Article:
Marvel Team-Up #93-94
Issue(s): Marvel Team-Up #93, Marvel Team-Up #94
The club is soon attacked by the Tatterdemalion.
I shouldn't be surprised after reading Spider-Woman's series, but man, LA has some really weird villains. This guy has a unique motivation, to be sure. He's dressed like a homeless person (or... tatterdemalion, my vocabulary word of the day) and apparently smells like one too, and he likes to destroy rich people's stuff.
Both Spider-Man and the Werewolf are afraid to jeopardize their secret identities to stop Tatterdemalion, but this is the nightclub where the Shroud hangs out, and he apparently recognizes Peter and Jack's problem and turns out the lights. He tells his agents not to get involved directly, though. It's not actually revealed yet that it's the Shroud.
But when the lights go back on, Spider-Man sees the Werewolf and isn't aware that Jack is now in control of his bestial form. Spidey considers him the greater threat and attacks him instead, giving Tatterdemalion a respite.
We'll see that Tatterdemalion is very punny, and i was disappointed to see Spider-Man try to get in on the act.
Tatterdemalion manages to capture the Werewolf and escape to a hideout in the sewer populated by additional homeless people. They apparently considered the Werewolf an inspiration since he too was shunned by society but now that he can control himself they are no longer interested. Jack's "up by the bootstraps" attitude surely isn't winning him any favors, either.
Spider-Man tracks the Werewolf down and while he's fighting Tatterdemalion...
...Werewolf By Night manages to escape and join the fight. Tatterdemalion's homeless followers flee the scene. And while the Tatterdemalion is weirdly non-corporeal, they manage to punch him out when they get his hat and scarf off.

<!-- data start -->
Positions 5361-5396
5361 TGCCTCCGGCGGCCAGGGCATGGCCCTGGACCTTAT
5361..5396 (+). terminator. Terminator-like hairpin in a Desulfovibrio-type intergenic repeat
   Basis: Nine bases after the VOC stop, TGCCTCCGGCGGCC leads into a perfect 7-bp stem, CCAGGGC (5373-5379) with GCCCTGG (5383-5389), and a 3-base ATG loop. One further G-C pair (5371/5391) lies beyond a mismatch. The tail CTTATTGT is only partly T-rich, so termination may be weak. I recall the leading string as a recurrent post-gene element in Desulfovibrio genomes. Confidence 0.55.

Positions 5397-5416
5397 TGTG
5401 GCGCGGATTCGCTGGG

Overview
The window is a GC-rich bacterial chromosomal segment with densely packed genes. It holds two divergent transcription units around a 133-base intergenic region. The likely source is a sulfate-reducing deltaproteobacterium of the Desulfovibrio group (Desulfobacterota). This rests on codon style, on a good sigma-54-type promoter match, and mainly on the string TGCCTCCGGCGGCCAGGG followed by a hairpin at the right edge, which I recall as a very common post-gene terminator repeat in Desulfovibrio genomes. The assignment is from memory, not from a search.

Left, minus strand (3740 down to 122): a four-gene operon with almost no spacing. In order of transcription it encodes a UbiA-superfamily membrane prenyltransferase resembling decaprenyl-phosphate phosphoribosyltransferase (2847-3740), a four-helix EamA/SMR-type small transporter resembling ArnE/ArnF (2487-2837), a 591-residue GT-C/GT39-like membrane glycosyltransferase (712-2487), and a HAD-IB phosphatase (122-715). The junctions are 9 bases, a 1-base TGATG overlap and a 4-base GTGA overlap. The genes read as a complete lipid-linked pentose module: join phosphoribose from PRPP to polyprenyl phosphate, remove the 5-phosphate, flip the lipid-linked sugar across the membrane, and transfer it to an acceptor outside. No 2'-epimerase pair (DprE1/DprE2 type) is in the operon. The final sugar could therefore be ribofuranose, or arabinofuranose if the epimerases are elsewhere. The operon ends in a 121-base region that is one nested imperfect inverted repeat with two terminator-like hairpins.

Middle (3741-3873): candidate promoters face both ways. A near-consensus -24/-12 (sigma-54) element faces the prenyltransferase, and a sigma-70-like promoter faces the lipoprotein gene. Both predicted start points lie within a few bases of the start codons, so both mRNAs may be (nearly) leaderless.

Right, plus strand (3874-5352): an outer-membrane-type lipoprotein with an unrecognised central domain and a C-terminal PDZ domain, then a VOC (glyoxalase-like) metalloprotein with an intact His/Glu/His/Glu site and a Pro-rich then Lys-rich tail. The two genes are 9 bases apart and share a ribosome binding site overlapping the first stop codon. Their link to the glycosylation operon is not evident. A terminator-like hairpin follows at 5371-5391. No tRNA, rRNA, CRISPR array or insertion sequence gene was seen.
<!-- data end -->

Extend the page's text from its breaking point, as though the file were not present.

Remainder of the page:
The Tatterdemalion's punny way of talking can be annoying but at least it's a distinct personality, and his political views make him an interesting opponent. There's no time for any kind of reflection about that or a proper reunion with the Werewolf, though, because throughout all of this, Spider-Man has been observed by a mysterious woman. She appears in the aftermath of the Tatterdemalion, but only Spider-Man can see her, so he follows, leaving Jack Russell behind.
She turns out to be Dansen Macabre, another weird LA villain!
With her hypnotic dancing, she mesmerizes Spider-Man and sends him after the Shroud. She worships Shiva and doesn't like that Shroud is an agent of Kali. I'd complain about all these white people worshiping Hindu gods when there is a dearth of Indian heroes and villains, but it's probably better this way since i doubt they are being depicted accurately. For what it's worth, the Shroud doesn't actually claim to be an agent of Kali, and i don't know much about Dansen Macabre's backstory, although i see she has a number of additional appearances.
Spidey takes care of Shroud's partners Cat and Mouse...
...and then faces the Shroud.
The Shroud causes darkness to engulf Spider-Man. Spidey thinks he's able to use his spider-sense to locate and capture Shroud...